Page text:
On-camera technology is taking on analysis work and leaving resources in the control centre free for more productive security operations.
In today’s security market there is a strong migration towards technology integration. End users are expecting more from the convergence of security, building and information technology systems. Information display and control needs to be simply and effectively achieved at single points of access. This trend applies to virtually all vertical markets and from small enterprise installations to large campuses.
Technology companies believe that, in line with these trends, end users of surveillance products are looking for more than just digital video recording. Related information from other systems such as access control systems, POS terminals, alarm panels and just about any other digital device capable of outputting information needs to be presented and analysed together with visual data. Key information needs to be collated, analysed and distributed to strategic decision makers.
Key aspects of new technologies are:
* The use of high resolution video systems.
* Advanced decentralised decision making software with comprehensive reporting tools.
The decentralised concept becomes more and more important in today’s technology world. You want to sit in Mauritius and look at your sites.
Unlike other systems, the decentralised concept incorporates a high-speed computer and, if necessary, a digital memory (SD card) for long-term recording in every camera. The PC is now used only for viewing, not for analysis or recording. As a result, these high-end cameras can record events even without a running PC and digitally record videos with sound for archiving purposes.
The concept nowadays is moving to software analysis at the monitoring point and then send the results (answers) to the control room. This concept empowers the end user to have access to monitoring functions and it saves money on expensive bandwidth.
Usually, in the older centralised solutions, cameras only supply the images while the processing and recording is done later on a central PC using video management software. This traditional centralised structure is unsuitable for high-resolution video systems, since it requires not only high network bandwidth, but also needs enormous PC processing power to support several cameras.
An HDTV MPEG4 film already puts considerable strain on a PC, so how can it be expected to process dozens of high-resolution live cameras? Traditional centralised systems are therefore neither cost-efficient nor suitable due to the large number of PCs required for high-resolution systems.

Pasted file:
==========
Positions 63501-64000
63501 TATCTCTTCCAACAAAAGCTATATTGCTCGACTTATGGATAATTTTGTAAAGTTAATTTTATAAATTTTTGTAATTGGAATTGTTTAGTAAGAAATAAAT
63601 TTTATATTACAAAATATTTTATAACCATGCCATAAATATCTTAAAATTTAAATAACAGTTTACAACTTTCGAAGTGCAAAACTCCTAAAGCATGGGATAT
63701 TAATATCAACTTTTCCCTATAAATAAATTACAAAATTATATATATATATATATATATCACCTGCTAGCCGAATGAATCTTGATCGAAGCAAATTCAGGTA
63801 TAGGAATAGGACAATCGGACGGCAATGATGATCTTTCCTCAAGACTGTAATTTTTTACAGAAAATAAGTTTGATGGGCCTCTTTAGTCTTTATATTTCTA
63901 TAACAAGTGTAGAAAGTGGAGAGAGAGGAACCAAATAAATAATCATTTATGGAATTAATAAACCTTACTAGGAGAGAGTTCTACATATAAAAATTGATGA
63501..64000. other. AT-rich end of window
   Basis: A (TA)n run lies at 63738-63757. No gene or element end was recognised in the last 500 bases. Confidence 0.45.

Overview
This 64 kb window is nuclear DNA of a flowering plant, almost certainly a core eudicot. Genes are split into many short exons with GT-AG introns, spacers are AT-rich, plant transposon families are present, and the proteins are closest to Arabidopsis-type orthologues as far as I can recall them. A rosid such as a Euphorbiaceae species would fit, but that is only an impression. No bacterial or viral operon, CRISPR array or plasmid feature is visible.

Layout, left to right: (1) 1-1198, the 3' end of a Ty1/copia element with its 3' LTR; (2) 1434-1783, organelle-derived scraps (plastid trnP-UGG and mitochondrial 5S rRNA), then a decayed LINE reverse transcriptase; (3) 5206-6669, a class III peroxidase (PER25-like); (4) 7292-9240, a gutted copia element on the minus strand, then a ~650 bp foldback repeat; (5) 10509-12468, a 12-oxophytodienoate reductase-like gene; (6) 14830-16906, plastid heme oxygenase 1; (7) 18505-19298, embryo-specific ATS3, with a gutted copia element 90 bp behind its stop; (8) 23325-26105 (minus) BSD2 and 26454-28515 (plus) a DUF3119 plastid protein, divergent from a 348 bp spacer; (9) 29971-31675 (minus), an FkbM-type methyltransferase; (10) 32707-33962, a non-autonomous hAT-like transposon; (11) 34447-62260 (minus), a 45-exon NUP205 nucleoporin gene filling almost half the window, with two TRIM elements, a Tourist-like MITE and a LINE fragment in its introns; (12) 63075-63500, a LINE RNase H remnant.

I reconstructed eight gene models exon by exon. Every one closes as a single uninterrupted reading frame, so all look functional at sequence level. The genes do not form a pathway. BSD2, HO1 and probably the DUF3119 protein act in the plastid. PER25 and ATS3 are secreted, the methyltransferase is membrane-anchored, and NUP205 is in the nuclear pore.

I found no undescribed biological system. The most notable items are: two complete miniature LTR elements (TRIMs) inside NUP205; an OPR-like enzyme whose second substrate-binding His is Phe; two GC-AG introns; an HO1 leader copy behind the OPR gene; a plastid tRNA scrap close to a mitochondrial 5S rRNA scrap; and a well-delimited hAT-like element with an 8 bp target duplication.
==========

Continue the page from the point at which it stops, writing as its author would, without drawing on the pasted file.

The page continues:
The higher the resolution, the more details are in an image. Using traditional (analogue) technology, a live image has no more than 0,4 megapixels and a recorded image only has 0,1 megapixels (CIF). On the contrary, a High Resolution camera with 3,1 megapixels records around 30 times more detail. As a result, larger image areas with up to 360° panorama are possible, thus reducing the number of cameras and therefore the costs. For example, four lanes of a gas station can be recorded using one high resolution camera instead of four conventional cameras.
High-resolution video solutions therefore require significantly:
* Fewer cameras due to the more accurate detail of wide-angle images with megapixel technology.
* Fewer PCs/DVRs, because around 40 cameras can store high-resolution video with sound efficiently on a single PC, or no PC at all when recording on the camera’s digital storage (USB, SD card).
* Lower network bandwidth, because everything is processed in the camera itself and the high-resolution images therefore do not have to be constantly transferred for analysis.
With technology like 3G and other broadband infrastructure modern technology can help security surveillance systems to be more proactive than reactive. You can play pre-recorded messages over the infrastructure to delay perpetrators in whatever they have on their devious agenda.
For more information contact Burg van der Westhuizen, Industrial Automation & Control, +27 (0)12 657 3600, email@example.com
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